Prosecutors are set to tell the judge that Teixeira “must be restrained.”
Massachusetts Air National Guardsman Jack Teixeira began accessing “hundreds” of U.S. intelligence documents a year before he was arrested on charges of leaking U.S. intelligence documents, federal prosecutors said in a new court filing Wednesday.
In February 2022, Teixeira began “accessing hundreds of classified documents containing national security information” as an IT specialist in his unit, prosecutors said. Prosecutors also detailed why they believe the 21-year-old Massachusetts native poses a danger to the public if allowed to be released from custody. In the filing, prosecutors pointed to a “virtual arsenal of weapons” that Teixeira kept in residences owned by his parents, which he occupied, including “bolt-action rifles, shotguns, AR- and AK-style weapons, and a bazooka.”
Also, prosecutors flagged that in July 2022, Teixeira used his government computer to search for the terms “Ruby Ridge,” “Las Vegas shooting,” “Mandalay Bay shooting,” “Buffalo Tops shooting” and “Uvalde.” Filing. While investigators acknowledged that the searches could be tied to Teixeira’s belief in conspiracy theories that the government had advance knowledge of these mass shootings, “the search terms, the defendant’s violent statements on social media, and the defendant’s arsenal are troubling,” prosecutors said in the petition.
Teixeira is scheduled to appear in federal court in Worcester, Massachusetts on Thursday for a detention hearing. He has yet to file a plea.
In Wednesday’s filing, prosecutors argued that Teixeira “poses a serious flight risk” and “should have been restrained.”
“He currently faces up to 25 years in prison – and more – and other serious consequences for his conduct,” they added. “[T]The evidence against him is substantial and mounting; The alleged conduct would most obviously end his military career; And he had access, and still has access, to secret information which would have afforded him safe harbor and would have been of great value to the hostile nations from which he was attempting to escape from the United States.”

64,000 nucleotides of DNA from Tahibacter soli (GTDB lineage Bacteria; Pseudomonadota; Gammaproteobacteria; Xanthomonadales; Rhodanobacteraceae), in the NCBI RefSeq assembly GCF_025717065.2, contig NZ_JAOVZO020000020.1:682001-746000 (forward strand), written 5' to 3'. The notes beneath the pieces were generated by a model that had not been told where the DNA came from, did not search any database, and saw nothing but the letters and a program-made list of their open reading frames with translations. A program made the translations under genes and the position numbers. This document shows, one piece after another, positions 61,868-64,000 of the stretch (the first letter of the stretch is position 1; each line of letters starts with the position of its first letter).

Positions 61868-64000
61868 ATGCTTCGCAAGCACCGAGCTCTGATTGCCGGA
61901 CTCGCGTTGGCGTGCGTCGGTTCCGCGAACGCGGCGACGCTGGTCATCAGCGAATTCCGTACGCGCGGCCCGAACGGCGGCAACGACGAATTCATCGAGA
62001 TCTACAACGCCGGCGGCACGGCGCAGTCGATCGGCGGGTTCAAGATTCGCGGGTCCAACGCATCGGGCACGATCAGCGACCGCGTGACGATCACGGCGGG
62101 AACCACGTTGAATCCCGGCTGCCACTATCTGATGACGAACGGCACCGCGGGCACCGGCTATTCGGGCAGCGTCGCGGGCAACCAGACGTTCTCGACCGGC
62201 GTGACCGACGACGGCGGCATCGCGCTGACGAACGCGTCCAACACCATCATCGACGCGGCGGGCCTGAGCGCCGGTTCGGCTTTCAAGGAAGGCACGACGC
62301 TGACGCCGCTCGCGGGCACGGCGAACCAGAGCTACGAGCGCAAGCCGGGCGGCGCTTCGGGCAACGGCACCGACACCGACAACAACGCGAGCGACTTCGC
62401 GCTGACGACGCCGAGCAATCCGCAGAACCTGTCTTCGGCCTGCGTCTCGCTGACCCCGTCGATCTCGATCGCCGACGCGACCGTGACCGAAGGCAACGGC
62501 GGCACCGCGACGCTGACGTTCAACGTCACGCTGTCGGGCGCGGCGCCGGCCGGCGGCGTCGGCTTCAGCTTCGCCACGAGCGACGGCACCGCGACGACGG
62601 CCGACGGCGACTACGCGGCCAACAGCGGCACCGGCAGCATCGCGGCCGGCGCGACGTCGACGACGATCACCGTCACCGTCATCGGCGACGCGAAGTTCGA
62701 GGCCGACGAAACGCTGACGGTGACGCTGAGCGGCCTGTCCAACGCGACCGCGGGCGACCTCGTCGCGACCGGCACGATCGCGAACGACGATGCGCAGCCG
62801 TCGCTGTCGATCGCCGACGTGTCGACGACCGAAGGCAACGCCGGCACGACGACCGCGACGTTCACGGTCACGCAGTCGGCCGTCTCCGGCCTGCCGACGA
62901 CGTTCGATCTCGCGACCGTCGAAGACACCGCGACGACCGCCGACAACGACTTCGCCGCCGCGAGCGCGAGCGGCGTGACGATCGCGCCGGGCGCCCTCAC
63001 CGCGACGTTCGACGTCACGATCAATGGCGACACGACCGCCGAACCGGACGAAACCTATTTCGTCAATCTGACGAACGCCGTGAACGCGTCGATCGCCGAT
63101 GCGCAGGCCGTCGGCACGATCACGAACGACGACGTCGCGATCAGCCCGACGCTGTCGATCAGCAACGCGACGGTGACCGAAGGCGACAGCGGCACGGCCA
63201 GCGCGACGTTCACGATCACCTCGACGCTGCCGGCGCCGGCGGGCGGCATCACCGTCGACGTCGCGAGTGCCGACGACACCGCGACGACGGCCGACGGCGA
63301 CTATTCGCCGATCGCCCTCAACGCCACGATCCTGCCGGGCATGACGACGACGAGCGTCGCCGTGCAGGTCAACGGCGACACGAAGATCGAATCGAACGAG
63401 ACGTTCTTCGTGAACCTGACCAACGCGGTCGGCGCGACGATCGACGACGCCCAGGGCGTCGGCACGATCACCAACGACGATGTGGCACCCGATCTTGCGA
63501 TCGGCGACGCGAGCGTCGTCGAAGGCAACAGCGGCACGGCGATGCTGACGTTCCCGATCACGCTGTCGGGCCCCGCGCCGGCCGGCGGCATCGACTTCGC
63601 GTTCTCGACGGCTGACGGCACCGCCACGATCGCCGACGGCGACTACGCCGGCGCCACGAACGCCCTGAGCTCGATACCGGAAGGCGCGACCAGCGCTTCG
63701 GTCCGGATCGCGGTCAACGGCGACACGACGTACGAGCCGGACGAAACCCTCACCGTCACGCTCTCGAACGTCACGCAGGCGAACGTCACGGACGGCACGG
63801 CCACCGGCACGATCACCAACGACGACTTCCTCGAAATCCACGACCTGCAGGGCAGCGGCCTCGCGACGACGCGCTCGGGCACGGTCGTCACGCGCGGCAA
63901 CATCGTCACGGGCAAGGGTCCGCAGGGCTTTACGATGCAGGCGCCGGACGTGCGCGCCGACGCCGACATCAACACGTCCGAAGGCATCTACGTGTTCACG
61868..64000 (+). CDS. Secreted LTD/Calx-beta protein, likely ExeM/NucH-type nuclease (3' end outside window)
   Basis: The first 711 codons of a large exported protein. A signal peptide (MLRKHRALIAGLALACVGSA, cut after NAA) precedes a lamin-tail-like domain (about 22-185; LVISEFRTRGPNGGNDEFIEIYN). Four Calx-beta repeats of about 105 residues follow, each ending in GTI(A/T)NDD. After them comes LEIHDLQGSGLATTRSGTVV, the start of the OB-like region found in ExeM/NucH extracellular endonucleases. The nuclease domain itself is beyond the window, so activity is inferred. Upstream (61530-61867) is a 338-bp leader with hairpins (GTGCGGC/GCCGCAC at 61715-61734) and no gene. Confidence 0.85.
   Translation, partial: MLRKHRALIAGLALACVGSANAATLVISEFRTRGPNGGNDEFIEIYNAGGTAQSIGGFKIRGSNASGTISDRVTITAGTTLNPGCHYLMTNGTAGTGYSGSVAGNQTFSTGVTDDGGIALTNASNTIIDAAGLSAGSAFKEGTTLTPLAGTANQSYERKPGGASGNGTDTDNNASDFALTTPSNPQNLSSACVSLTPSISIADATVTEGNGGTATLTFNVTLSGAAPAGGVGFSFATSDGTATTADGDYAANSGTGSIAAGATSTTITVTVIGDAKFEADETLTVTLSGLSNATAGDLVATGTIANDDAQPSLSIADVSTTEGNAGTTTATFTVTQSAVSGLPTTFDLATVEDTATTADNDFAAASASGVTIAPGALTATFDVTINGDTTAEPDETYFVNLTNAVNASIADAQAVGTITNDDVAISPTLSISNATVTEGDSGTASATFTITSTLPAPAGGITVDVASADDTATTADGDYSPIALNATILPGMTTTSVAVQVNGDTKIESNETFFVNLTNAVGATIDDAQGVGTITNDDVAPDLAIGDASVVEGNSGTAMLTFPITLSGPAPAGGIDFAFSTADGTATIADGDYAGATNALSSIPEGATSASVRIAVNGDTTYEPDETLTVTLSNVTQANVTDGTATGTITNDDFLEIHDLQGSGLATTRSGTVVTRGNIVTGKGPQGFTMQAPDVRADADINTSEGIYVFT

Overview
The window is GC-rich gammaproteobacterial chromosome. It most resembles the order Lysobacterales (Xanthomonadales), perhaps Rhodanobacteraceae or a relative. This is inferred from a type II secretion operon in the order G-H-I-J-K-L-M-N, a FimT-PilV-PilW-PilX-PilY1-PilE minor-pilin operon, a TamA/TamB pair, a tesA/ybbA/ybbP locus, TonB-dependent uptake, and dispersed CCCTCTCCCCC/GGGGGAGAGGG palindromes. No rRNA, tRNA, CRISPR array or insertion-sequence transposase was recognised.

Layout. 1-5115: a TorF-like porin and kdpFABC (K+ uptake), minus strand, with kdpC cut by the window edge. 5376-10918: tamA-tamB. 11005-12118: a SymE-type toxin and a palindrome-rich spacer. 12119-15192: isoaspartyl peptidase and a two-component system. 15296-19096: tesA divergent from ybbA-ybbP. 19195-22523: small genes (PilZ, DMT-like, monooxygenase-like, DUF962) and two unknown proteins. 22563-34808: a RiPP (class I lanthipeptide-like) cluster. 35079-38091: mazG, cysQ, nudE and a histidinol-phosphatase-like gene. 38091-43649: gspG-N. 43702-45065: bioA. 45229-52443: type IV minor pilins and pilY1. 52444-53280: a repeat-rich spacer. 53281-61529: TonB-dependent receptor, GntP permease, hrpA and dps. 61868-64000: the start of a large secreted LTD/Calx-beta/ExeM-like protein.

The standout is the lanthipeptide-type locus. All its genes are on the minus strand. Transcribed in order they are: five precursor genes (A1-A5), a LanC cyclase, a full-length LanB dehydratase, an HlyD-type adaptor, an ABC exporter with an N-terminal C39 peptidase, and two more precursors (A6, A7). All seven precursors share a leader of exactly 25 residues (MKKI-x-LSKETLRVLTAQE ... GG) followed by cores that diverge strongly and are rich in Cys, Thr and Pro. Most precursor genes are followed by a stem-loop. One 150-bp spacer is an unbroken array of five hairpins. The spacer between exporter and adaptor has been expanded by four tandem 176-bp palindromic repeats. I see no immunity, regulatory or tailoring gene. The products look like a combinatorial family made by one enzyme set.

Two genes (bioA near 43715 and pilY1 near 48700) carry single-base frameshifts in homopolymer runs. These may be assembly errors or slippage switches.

Prosecutors also filed that Teixeira took “a series of obstructive measures” aimed at preventing investigators from understanding the intent of his alleged actions. Those steps include “instructions that the defendant provided to other online members of a social media site (including ‘delete all messages’ and ‘[i]If anyone comes looking, don’t tell them ***’), as well as, following his arrest, officers searched a trash can at his home and found a tablet, laptop and an Xbox gaming console. Smashed.”
Prosecutors worried that if Teixeira were released on bail, “it would be all too easy,” creating what they called an “unacceptable risk” that “further dissemination of that classified information” would leave the country and “seek asylum. A foreign enemy.”
The filing was filed Wednesday while the two chiefs of the unit where Teixeira served were temporarily suspended by the U.S. Air Force amid an investigation into the leak.
The two senior leaders are the commander of the 102nd Intelligence Support Squadron and the division commander who oversees administrative support for the squadron. With the suspension, they have temporarily lost access to classified systems and information.
Earlier this month, the federal magistrate judge overseeing Teixeira’s case granted his request to delay a detention hearing that will determine whether he should remain in federal custody. Teixeira sought to postpone the hearing so his attorneys would have more time to prepare arguments for his detention, according to court filings.